Why Doesn't SF Have Enough Cabs?

By Matt Baume
|  Friday, Sep 17, 2010  |  Updated 1:00 PM PDT
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Ever wonder why it's so hard to find a cab in San Franciso? It turns out, riders have an unexpected adversary when it comes to catching a ride -- the drivers.

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Ever wonder why it's so hard to find a cab in San Franciso? It turns out, riders have an unexpected adversary when it comes to catching a ride -- the drivers.

Cab drivers have been pushing hard to maintain the City's artificial shortage of vehicles, which is capped at 1,500. The licenses to operate a cab, which for some arcane reason are called "medallions," are only issued to a select few, which leads to long waits and futile waving on street corners.

A recent study by Yellow Cab showed that a quarter of people who request a cab are never picked up. That's no big surprise to anyone who's placed a call and then waited on the street for half an hour. But it's unclear exactly how much the cab shortage is to blame. Drivers say that an antiquated dispatch system is at fault.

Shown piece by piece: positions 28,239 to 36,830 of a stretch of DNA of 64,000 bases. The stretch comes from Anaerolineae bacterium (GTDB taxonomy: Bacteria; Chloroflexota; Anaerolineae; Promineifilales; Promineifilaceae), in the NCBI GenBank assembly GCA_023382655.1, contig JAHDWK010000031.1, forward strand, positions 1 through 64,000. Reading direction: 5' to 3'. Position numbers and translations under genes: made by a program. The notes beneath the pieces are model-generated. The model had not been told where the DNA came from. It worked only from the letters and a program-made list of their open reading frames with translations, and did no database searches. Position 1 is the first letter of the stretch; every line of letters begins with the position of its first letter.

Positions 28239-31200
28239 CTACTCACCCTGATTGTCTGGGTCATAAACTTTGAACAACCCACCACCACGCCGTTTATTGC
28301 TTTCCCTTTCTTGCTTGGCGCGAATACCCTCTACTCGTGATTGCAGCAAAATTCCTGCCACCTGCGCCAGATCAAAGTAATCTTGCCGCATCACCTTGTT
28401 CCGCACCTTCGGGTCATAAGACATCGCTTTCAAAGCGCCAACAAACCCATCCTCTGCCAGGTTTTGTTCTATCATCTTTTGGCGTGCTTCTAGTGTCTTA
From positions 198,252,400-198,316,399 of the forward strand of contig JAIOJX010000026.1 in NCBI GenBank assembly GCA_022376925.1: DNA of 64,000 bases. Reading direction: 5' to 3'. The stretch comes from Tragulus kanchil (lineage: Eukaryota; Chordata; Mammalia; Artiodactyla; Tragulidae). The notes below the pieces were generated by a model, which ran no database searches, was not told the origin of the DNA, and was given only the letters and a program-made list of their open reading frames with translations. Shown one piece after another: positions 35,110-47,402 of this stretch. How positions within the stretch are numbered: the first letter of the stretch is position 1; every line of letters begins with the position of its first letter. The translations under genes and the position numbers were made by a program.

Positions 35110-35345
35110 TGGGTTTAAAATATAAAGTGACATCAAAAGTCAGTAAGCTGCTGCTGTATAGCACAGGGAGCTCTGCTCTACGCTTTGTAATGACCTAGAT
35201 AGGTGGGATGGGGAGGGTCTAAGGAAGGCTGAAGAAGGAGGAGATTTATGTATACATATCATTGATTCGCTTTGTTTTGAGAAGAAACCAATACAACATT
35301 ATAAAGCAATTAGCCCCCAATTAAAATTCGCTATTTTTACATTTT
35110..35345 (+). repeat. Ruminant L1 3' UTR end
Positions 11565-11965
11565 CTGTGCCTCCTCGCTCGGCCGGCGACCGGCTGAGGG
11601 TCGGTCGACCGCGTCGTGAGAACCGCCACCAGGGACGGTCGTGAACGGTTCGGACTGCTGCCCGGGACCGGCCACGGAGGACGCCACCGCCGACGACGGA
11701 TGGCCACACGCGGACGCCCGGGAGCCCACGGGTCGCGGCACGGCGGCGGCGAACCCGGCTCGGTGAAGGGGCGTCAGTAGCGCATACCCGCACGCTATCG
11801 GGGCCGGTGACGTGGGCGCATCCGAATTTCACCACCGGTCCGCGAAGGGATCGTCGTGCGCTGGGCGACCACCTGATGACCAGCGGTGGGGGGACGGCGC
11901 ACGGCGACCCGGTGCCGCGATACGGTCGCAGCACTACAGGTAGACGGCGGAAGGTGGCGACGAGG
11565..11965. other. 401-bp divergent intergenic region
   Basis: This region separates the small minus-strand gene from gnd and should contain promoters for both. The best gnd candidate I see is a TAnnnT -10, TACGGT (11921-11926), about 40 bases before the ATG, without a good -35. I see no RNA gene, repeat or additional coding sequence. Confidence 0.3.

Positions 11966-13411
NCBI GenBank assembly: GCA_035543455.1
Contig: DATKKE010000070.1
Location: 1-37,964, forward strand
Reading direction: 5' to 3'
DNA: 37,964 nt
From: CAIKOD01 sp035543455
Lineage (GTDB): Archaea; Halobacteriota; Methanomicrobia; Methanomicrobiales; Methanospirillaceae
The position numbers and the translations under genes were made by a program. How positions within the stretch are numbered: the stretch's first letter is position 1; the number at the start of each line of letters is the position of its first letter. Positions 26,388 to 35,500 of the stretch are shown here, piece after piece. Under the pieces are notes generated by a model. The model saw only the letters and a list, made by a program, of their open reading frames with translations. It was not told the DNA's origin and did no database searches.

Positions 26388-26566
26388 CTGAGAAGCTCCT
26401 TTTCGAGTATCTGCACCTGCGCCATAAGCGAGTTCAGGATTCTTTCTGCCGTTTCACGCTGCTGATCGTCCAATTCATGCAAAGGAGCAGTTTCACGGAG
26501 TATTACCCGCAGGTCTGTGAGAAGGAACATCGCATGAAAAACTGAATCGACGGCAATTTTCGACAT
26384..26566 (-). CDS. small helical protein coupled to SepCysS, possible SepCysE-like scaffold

So, why limit the number of cabs? The only reason anyone can come up with is that the shortage helps artificially inflate drivers' earnings. By keeping resources limited, drivers have their pick of passengers and face less risk of driving around with an empty vehicle.

Of course, if you've been pushed to your limit by waiting for a ride, you can always call one of the City's many unlicensed cars. Although illegal, they may offer a more timely pickup. Plus there's the thrill of riding at your own risk. When taxis are outlawed, only outlaws will drive taxis!

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